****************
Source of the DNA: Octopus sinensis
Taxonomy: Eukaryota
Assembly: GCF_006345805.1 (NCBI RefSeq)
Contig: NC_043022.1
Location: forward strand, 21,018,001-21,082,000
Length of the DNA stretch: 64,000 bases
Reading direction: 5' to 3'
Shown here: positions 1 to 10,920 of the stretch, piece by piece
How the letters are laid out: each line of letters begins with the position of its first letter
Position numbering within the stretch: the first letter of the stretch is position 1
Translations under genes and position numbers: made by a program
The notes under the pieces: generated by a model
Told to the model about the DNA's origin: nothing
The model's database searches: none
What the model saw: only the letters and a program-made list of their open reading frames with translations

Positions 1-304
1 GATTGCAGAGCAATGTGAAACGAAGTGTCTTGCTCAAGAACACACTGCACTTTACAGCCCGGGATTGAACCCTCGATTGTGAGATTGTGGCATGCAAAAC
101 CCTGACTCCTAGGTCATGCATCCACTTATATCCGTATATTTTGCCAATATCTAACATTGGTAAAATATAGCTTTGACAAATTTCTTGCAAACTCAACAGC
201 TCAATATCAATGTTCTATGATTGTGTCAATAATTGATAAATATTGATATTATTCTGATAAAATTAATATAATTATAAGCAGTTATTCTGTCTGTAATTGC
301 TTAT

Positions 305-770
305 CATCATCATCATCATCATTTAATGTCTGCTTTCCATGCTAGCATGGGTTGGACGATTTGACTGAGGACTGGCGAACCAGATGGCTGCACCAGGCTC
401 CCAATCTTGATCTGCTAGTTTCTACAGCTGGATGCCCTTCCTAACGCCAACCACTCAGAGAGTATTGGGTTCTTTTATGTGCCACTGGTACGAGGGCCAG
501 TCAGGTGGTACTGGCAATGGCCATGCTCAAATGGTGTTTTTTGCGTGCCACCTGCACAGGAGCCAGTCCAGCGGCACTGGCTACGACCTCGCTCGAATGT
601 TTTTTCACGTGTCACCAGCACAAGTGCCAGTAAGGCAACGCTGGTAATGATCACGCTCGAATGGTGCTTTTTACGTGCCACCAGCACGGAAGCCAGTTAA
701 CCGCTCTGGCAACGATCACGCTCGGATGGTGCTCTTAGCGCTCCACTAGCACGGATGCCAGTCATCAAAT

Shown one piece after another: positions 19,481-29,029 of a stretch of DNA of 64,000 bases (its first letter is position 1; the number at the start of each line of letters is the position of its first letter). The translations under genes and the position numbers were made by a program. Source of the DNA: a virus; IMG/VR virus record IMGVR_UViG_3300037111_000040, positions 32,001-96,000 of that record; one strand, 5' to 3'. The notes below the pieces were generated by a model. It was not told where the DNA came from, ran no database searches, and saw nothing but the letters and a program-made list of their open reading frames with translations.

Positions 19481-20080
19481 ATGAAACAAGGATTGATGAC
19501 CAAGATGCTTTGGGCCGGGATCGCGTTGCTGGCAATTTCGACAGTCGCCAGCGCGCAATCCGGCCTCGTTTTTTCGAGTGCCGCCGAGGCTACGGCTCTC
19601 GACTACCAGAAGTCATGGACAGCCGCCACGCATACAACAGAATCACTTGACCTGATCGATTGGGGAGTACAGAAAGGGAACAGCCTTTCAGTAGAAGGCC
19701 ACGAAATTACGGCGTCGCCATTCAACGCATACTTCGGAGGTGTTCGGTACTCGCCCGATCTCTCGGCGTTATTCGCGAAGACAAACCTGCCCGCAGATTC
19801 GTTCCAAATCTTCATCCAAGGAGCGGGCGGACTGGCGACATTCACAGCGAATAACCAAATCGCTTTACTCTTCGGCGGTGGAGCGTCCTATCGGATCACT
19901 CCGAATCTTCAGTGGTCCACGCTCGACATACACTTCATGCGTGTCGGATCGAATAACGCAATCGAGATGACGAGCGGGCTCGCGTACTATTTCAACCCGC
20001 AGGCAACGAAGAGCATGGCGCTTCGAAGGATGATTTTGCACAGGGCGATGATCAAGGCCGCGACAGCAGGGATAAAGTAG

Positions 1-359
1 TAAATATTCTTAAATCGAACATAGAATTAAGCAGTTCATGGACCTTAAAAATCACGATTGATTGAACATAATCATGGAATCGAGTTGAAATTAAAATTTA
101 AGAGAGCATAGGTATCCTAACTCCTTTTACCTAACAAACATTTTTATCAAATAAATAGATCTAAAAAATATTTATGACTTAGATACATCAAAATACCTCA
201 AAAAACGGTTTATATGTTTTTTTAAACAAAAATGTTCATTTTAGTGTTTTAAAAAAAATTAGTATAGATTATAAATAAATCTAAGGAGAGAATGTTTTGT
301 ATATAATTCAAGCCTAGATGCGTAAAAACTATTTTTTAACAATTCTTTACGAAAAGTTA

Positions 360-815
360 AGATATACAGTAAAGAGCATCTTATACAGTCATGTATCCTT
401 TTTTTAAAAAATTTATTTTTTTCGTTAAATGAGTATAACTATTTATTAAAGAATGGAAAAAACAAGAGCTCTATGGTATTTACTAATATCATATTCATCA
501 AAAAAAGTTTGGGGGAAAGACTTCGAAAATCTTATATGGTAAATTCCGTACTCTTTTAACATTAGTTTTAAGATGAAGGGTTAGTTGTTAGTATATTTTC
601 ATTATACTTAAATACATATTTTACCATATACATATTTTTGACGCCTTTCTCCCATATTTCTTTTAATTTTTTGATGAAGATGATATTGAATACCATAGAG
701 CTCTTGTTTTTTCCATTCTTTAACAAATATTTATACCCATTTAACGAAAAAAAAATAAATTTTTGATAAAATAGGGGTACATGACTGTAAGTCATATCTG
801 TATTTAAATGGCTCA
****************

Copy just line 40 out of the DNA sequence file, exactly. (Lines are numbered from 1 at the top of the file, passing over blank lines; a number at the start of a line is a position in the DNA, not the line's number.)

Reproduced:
301 ATATAATTCAAGCCTAGATGCGTAAAAACTATTTTTTAACAATTCTTTACGAAAAGTTA